I don’t want to offend. I know he has a huge following of loyal fans, but the truth is that I feel some type of way about taking advice from Steve Harvey. It’s not really personal, but he is one of the few so-called relationship experts out there who has multiple divorces under his belt. Yes, he’s married now, but let’s be real. As a single woman, do I want his opinion on how I should go about building and sustaining a healthy, loving relationship? Maybe if he makes it to his golden anniversary this time around, I’ll change my tune.
One could argue that he’s speaking from experience. So, maybe his failed marriages have taught him how to make relationships work. However, from what I’ve read of his books and from what I’ve heard him preach, his shtick is more about telling single sistahs what to do to get a man than it is about instructing couples on how to maintain healthy relationships.
I know what you’re thinking. “Girl, you quote Hill Harper all the time, and he ain’t even got one marriage to his name!” True. However, there are at least two significant differences between Hill and Harvey: (1) Hill is the type of guy I might date. He’s attractive. He’s intelligent. He’s single. So, I care a little bit more about his POV; although, I still read his books with the side eye. (2) Hill’s book, “The Conversation,” included lots of other men’s opinions. He didn’t attempt to speak for every man.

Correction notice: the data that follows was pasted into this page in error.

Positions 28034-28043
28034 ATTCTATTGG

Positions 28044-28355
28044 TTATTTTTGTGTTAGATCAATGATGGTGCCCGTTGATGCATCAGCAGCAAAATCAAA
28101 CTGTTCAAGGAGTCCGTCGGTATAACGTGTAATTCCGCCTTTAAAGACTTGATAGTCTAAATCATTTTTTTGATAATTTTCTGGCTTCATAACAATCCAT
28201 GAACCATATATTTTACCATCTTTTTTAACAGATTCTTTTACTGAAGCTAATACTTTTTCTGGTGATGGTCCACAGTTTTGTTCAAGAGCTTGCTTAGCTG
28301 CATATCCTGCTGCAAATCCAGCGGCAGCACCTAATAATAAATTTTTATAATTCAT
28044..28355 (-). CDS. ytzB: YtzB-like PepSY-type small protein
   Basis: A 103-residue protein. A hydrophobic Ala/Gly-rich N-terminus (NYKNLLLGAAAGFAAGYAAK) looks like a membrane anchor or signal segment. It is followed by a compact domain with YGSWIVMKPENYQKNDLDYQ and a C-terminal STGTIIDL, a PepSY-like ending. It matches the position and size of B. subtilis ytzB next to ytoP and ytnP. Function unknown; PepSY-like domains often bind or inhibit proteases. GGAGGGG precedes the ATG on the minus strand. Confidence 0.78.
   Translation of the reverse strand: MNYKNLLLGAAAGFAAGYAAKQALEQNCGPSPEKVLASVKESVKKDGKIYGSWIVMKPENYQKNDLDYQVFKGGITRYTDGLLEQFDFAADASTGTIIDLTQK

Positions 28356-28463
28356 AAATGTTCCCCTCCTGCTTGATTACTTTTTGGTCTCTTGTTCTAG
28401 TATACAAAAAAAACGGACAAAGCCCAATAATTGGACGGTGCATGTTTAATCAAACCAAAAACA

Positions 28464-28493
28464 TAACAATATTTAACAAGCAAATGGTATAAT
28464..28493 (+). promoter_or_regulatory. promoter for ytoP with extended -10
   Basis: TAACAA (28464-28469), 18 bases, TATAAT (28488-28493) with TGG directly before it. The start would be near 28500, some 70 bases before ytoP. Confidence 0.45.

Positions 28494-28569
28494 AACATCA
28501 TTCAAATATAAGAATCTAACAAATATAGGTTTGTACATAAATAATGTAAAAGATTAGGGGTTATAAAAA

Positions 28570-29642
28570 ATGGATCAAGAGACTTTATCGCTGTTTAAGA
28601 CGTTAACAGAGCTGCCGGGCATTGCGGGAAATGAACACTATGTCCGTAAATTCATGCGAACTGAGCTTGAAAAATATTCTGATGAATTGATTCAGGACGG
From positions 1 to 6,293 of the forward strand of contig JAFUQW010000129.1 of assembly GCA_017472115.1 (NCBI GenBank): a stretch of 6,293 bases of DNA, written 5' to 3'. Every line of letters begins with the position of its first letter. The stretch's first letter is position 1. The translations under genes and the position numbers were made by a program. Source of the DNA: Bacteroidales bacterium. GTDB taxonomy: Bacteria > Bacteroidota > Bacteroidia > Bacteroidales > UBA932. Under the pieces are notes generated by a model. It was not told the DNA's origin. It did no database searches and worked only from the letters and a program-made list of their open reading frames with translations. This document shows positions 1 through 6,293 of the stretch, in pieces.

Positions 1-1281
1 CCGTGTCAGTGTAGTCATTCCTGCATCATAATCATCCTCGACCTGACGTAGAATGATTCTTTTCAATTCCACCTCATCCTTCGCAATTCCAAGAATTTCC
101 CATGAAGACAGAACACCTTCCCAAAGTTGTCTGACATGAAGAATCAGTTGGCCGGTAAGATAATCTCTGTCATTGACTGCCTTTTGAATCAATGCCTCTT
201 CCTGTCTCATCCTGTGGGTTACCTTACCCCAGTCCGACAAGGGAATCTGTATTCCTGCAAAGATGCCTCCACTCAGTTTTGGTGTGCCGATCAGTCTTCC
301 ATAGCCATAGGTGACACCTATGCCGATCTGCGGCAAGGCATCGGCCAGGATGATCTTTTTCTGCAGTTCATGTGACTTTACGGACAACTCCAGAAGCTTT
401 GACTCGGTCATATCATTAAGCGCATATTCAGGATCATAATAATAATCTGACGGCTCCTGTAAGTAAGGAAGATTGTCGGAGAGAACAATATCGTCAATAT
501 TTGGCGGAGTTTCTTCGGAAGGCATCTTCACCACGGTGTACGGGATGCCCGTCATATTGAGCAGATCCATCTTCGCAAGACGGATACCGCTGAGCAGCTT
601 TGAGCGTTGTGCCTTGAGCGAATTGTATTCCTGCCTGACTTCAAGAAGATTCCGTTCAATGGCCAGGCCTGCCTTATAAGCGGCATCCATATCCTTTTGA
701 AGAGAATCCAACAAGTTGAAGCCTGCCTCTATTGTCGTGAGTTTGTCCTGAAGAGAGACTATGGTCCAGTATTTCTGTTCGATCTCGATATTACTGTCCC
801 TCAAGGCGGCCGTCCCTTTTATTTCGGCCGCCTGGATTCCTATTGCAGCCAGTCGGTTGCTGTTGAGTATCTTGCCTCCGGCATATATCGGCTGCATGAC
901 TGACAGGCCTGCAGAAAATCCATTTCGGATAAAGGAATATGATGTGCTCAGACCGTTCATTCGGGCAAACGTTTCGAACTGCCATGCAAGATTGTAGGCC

However, let me get back to the point. When you’re single, you always have people offering unsolicited advice. Everyone who has somebody – and even those who don’t – think they have it figured out. They know why you’re single and what you can do to “fix” it. Few seem to just accept what you have: you haven’t met the right person yet.
So, you learn to decipher the good advice from the bad. For this SIS, the relationship status of the person and his or her romantic history help determine whether I bother listening. If you’re in what I consider a healthy, long-lasting relationship, I may take heed to what you’re saying. If you’re a man or woman who cheats on your significant other, constantly complains to me about your spouse or has only been with your partner for one or two years, then you fall into another category.
That’s where Harvey is. He’s in that category of counselors whose romantic situation makes me skeptical of what he has to say.
That’s not to suggest there are no tidbits of wisdom in his words; however, as a friend of mine put it, those things he writes that have you nodding in agreement are often just plain common sense.
Whether you’re on Team Harvey or not, I won’t judge. I have friends who’ve found his advice helpful, and he claims that many readers who took it to heart are now in happy relationships.
So, I won’t begrudge him that success (even though I question whether he’s exploiting the lonely black women out there by using their situations to line his pockets). If he’s helping women find happiness, then more power to him.
However, when I have questions about dating and relationships, I think I’ll turn to happily-married couples who’ve stood the test of time for advice.
The truth is that anyone can offer advice – and this blog is proof – but this SIS suggests we make sure to be a little selective about whose tips we follow.